That does not means public officials are bad managers. Mostly, they ‘make things happen’ quite successfully. But it means they are ‘wrong managers’, because things, which they manage to happen, are not those which should happen to ensure sound natural survivability of the alive organisms of state or regional economies, public utilities and establishments, etc.

Being actually guided by the another criteria of good administration, many officials in post-totalitarian countries are developing skills of administrating public affairs in the ordered way, in accordance with concerns and guidelines of often ‘unknown fathers’. These concerns are above understanding and not intended to be understood, just followed. Meanwhile, the skills of ‘listening to the client’, ‘creating organizations from outside to inside’, ‘strategic management’, ‘empowerment’, ‘business process re-engineering’, ‘total quality management’, etc. – can not find a room in mental maps of virtual ‘state’s servants.

Concepts and skills of contemporary management are enabling private enterprises to be most effective and efficient in doing business, whatever it would be. Underdevelopment of mentioned skills disables officials as managers of public utilities and puts them out of competition even in cases, where private business was never been able to compete with the public one. For example: centralized heating happen to be ‘economically inefficient’ even in big cities; public bus pulls are not able to survive without big donations to cover loses, wile single owners of single buses somehow make a profit; public enterprises, repairing roads are not able to do it for the same price as private ones, etc.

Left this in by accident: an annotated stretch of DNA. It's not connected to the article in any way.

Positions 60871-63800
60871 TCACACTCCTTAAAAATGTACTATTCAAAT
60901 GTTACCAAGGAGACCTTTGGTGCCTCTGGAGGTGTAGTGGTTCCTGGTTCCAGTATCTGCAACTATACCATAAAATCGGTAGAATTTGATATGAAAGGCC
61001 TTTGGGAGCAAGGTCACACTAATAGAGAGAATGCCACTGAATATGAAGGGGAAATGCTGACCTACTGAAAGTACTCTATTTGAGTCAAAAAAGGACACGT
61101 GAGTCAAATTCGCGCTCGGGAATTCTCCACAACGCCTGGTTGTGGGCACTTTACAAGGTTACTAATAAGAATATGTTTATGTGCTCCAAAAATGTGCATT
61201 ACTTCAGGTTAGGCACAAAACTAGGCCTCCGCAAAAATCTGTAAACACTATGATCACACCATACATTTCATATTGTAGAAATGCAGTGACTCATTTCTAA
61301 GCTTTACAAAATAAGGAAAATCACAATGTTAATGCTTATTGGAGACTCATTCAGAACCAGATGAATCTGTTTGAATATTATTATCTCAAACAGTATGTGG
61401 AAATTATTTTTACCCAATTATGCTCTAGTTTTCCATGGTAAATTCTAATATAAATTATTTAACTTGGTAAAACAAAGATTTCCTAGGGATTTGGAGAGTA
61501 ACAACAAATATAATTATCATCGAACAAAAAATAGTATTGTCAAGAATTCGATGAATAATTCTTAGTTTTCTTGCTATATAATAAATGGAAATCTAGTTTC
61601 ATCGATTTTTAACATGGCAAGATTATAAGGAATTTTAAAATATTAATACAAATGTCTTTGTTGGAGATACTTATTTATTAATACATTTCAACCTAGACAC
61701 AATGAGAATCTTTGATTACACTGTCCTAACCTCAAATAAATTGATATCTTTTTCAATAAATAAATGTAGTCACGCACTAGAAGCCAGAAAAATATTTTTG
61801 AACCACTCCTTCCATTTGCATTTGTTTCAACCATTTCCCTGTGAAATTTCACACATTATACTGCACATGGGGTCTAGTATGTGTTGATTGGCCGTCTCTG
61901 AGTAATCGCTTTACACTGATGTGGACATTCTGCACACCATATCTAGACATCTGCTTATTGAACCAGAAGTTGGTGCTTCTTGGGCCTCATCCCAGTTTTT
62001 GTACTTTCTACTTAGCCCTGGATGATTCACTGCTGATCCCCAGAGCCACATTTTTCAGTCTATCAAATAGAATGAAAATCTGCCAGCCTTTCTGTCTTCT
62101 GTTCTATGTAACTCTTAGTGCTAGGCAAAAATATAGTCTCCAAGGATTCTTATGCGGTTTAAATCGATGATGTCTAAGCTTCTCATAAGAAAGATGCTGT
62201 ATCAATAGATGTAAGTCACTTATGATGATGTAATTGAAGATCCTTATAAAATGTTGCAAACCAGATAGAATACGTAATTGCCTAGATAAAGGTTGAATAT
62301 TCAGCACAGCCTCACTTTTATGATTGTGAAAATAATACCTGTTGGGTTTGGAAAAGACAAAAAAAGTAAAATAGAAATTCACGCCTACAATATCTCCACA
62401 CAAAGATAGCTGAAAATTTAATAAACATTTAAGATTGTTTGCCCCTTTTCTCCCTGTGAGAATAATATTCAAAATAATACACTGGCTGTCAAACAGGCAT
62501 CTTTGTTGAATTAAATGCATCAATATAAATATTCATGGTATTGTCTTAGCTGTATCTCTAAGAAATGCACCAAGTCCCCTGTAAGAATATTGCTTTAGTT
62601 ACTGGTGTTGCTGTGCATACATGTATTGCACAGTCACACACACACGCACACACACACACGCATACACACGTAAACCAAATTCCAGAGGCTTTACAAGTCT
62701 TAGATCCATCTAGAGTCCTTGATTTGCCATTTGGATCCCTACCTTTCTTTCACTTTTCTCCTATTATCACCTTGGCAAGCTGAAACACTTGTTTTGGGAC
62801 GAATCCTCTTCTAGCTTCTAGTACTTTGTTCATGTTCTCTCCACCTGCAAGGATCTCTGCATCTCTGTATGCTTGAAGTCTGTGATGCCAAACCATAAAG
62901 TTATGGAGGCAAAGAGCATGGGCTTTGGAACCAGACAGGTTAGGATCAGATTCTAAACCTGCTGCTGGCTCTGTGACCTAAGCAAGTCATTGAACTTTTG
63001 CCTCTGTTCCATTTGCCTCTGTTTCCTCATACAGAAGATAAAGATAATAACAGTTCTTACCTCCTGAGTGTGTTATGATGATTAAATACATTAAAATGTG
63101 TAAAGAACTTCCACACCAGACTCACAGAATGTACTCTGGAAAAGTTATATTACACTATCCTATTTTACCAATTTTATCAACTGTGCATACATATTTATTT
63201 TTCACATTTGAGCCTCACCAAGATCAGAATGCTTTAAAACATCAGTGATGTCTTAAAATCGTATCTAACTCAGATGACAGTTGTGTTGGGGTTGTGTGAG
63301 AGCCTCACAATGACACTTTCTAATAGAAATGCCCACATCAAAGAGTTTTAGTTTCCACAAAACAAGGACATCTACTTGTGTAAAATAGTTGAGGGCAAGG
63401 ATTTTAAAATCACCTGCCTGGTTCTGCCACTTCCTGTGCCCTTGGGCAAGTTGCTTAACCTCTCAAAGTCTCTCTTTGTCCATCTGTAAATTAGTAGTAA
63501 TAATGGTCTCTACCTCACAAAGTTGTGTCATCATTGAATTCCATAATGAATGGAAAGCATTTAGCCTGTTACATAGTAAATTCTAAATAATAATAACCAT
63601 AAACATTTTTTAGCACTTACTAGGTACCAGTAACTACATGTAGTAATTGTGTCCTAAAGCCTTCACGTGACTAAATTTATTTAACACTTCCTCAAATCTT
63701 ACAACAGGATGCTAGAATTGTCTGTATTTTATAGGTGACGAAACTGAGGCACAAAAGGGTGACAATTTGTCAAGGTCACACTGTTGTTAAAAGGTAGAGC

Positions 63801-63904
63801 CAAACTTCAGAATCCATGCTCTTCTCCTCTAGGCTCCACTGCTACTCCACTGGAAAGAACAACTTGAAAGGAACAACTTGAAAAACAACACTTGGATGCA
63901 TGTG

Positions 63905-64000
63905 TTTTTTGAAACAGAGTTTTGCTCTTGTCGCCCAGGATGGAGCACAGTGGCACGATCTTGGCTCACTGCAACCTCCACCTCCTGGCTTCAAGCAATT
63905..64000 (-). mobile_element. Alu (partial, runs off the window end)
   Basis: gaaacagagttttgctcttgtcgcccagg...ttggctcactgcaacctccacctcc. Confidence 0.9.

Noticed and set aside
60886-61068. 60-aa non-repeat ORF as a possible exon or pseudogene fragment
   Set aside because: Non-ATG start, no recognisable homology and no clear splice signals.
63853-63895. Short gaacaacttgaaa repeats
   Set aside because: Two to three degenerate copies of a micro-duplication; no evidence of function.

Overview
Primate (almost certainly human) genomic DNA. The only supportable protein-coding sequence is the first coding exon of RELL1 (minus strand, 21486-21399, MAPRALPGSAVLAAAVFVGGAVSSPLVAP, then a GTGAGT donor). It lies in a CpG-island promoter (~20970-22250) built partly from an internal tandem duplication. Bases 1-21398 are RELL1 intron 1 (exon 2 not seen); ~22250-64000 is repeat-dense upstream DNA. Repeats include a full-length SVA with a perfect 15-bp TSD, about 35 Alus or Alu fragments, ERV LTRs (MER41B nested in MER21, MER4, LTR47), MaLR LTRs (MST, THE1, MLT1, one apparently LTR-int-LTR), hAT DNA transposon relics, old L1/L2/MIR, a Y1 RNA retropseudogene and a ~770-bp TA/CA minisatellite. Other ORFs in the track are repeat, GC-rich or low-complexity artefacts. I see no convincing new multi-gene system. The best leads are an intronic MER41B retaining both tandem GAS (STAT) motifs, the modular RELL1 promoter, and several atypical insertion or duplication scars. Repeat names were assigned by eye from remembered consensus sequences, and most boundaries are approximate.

In some cases, problems of inefficiency of public utilities may be solved in privatization process. In other cases, privatization creates even more and bigger problems, also because of poor management from the public administration side. Take one example - privatizing apartments’ insides and leaving outsides without owners at all…

Whatever is to be done by public officials – it should be done well enough, administration of public affairs should be of good quality itself, to ensure a good output for public. And good output should be considered as a good quality of services, the best possible ‘value for money’ of taxpayers. Actually, criteria are the same as for private business, and success depends very much on the extent, to which public officials are able to meet these criteria.


The quality of administration is a certain outcome of certain organizational decisions – structures of responsibilities, more or less defined procedures, bad or good communication, etc. High quality administrative management requires implementation of certain quality assurance mechanisms and models, which in their turn may require considerable changes in a way, how all organization operates.

It is remarkable, that new generation’s international standard ISO9004:2000 gives clear recommendations to the use of certain basic management ideas and concepts for the organizations of any nature:


‘To lead and operate an organization successfully, it is necessary to manage it in a systematic and transparent manner. The guidance to management offered in this international Standard is based on eight quality management principles.


These principles have been developed for use by top management in order to lead the organization toward improved performance. …

  1. Customer focus

Organizations depend on their customers and therefore should understand current and future customer needs, should meet customer requirements and strive to exceed customer expectations.